Senior Lecturer in Creative Writing at De Montfort University in Leicester.
He is also the author of books that include the memoir, Take Me Home: Parkinson’s, My Father, Myself (Granta, 2007) and the academic books, Science and Omniscience in Nineteenth-Century Literature (Sussex Academic Press, 2007); Mastery and Slavery in Victorian Writing (Palgrave-Macmillan, 2003); and, Figures of Heresy: Radical Theology in English and American Writing, 1800-2000 (Sussex Academic Press, 2005) (co-edited with Dr. Andrew Dix).
In this interview, Jonathan Taylor talks about his debut novel, Entertaining Strangers (Salt, 2012):
How long did it take you to write the novel?
It took me a while to write the novel: I started it in 2007, shortly after the publication of my memoir, Take Me Home: Parkinson’s, My Father, Myself (Granta Books, 2007), and finished it four or so years later.
In fact, its origins lie further back, in that the starting-point was an episode which was eventually cut from my memoir. In 2001, my father was in intensive care, and I was travelling backwards and forwards to Stoke from Leicestershire, where I was working at the time. One night, in Loughborough, I was approached by a homeless woman, who said she hadn’t eaten for days, and who asked if I had anything she could eat. I’d had a few too many drinks that night, and decided it was a good idea to invite her back to our house to (and I quote) “eat our freezer.” She came back with me, I fed her, and then she met my housemate of the time, who proceeded to talk to her for hours about his current obsession: ants. After that, she slept on our floor, and then, next morning, just before she left, gave us both a kiss on the cheek and told us that she now “believed in English gentlemen again.”
It was one of the nicest things anyone’s ever said to me. I never saw her again, but the novel is an attempt to imagine what her traumatic background was – what had brought her to that desperate point. In effect, she’s the novel’s narrator. The central character is a heavily fictionalised version of my ant-obsessed housemate (though he’s really a complex hybrid of my housemate, myself and other people I know).
Did you write everyday?
I wrote a great deal of the novel in 2008-9, when our twin girls were still babies. This meant that the writing process was squeezed between massive commitments – to my daughters (obviously), and also to my full-time job as a lecturer. So I’d sometimes have no more than an hour or two a week writing time. This meant that I had to maximise that time, and use it to its full advantage. Through sheer necessity, I’ve come to discipline myself to be able to write at will as and when I get the chance. I hardly believe in ‘inspiration’ any more – and I don’t have the kind of time available to wait for it to come. I’ve just trained myself to write as and when I get the odd hour free. In that sense, ‘writer’s block’ is something, I think, that is often the preserve of people with a lot of spare time.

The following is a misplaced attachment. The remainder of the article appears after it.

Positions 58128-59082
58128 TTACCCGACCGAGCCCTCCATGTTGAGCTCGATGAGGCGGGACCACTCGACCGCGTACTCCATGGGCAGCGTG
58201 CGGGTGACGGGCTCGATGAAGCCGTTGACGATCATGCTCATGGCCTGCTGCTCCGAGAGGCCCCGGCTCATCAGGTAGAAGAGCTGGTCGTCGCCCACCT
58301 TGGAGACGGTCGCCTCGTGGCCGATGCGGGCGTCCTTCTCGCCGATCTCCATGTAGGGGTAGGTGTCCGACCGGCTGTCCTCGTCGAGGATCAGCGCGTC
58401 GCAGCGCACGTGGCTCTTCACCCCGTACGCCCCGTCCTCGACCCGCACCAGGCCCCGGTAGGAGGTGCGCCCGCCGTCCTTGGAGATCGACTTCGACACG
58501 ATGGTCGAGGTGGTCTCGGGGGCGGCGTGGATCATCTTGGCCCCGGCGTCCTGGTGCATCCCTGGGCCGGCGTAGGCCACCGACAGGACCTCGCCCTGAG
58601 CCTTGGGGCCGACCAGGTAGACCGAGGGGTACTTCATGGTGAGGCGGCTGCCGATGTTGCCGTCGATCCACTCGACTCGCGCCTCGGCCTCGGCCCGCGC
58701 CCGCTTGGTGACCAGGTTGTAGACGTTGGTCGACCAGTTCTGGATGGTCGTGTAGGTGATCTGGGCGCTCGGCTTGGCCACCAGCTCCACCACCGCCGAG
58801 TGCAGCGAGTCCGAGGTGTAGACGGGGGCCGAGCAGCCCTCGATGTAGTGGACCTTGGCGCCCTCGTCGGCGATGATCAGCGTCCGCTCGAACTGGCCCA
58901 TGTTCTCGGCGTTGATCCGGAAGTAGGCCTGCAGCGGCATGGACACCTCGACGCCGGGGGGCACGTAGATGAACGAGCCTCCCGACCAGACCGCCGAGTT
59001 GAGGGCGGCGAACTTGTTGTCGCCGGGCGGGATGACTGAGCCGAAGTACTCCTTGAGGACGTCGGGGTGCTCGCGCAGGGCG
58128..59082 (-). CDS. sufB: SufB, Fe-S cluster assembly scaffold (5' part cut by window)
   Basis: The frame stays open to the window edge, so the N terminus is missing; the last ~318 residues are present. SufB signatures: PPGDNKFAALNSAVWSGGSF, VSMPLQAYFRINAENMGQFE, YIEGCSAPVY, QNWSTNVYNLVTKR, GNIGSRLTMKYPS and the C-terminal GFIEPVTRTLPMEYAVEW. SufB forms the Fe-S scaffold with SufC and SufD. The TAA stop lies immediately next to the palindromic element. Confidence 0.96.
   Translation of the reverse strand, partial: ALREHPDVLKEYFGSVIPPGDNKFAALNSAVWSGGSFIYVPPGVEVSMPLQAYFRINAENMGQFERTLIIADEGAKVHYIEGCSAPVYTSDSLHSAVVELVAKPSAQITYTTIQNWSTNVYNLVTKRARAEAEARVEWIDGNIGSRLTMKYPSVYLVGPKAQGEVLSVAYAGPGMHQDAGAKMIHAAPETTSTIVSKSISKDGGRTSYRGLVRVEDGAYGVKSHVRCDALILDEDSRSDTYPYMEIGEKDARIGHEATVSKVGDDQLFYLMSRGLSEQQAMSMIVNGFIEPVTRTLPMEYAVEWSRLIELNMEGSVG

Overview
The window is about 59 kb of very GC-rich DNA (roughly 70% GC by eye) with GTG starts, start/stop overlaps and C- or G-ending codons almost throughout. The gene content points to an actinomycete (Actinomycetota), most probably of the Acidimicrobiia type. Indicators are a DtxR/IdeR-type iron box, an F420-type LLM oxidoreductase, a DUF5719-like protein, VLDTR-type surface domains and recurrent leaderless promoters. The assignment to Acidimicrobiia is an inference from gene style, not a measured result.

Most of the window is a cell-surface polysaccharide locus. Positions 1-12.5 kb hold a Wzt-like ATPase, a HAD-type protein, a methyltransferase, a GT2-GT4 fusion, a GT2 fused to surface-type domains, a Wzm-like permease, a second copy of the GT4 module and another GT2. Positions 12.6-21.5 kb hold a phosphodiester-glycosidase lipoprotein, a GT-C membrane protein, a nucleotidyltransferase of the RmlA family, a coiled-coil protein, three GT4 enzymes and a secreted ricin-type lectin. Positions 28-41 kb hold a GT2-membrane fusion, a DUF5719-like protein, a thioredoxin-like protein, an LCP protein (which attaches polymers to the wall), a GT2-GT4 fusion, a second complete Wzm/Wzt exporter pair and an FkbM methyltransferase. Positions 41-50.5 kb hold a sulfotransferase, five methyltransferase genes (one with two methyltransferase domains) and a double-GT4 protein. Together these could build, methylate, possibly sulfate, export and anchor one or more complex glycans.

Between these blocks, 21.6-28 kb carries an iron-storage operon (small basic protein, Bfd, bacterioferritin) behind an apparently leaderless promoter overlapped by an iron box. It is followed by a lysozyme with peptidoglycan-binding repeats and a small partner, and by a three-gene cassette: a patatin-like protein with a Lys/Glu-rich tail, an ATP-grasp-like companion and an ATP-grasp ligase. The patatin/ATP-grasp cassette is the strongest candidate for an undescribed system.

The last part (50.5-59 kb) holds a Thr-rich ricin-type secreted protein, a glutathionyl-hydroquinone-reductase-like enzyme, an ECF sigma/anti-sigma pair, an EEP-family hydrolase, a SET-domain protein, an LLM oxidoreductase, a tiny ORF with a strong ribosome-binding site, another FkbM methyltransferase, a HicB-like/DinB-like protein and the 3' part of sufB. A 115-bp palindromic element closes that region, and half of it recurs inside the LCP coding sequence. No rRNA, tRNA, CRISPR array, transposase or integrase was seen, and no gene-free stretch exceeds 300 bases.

In terms of how I proceeded with the novel, I actually wrote it in a linear way, from beginning to end. I’ve never done this before – the memoir was built up in a piecemeal fashion from fragments, and my second novel (which I’m completing now) is much less linear. But the story for Entertaining Strangers demanded this kind of treatment: it’s a very linear, step-by-step story, where each small chapter builds up towards the climax.
I wanted the story to move fast from episode to episode, and each chapter to move the story on one step.
I enjoyed the challenge of writing something so different in structure to everything else I’ve done. Of course, when I’d finished the first draft, I then went back and edited, redrafted, reshaped and expanded the novel – so, ultimately, the writing experience is never really linear. But it was in this case, at least for the first draft.
How would you describe the novel?
I’ve always described Entertaining Strangers as a ‘tragi-comedy.’ It’s a mixture of grotesque and dark comedy on the one hand, with horror and trauma on the other. The starting-point is the weird comedy: the tragedy is what lurks underneath the comedy (as it does with so much comic material).
Most of the novel is set in 1997, and centres on the mysterious narrator Jules, about whom little is known, and the manic-depressive Edwin Prince, who is obsessed with high culture and ants. Gradually, the narrator uncovers Edwin’s strange history and family background – and ultimately, in doing so, reveals another, darker and much more distant trauma which lies behind both Edwin’s family’s neuroses and psychoses and, indeed, the narrator’s own. Towards the end, the novel flashes back to 1922 and the Great Fire of Smyrna, which forms the traumatic backdrop to what happens in the novel.
Where and when was the novel published?
The novel was published in Autumn 2012 in the UK. By coincidence, Autumn 2012 is also the 90th anniversary of the Great Fire of Smyrna, which occurred in September 1922, and which, as I say, is the formative trauma lying behind everything which happens in the novel (the majority of which is actually set in 1997).
How did you find a publisher for the book? And, what advantages and/or disadvantages has this presented?
I had a lot of help and advice in terms of editing from a literary agent friend of mine, called Meg Davis. Ultimately, though, I approached Salt Publishing myself: although I know agents are important for most writers, all my books have been published without one. In part, it’s just happened that way; but it’s also because I like to establish a relationship with publisher’s editors myself.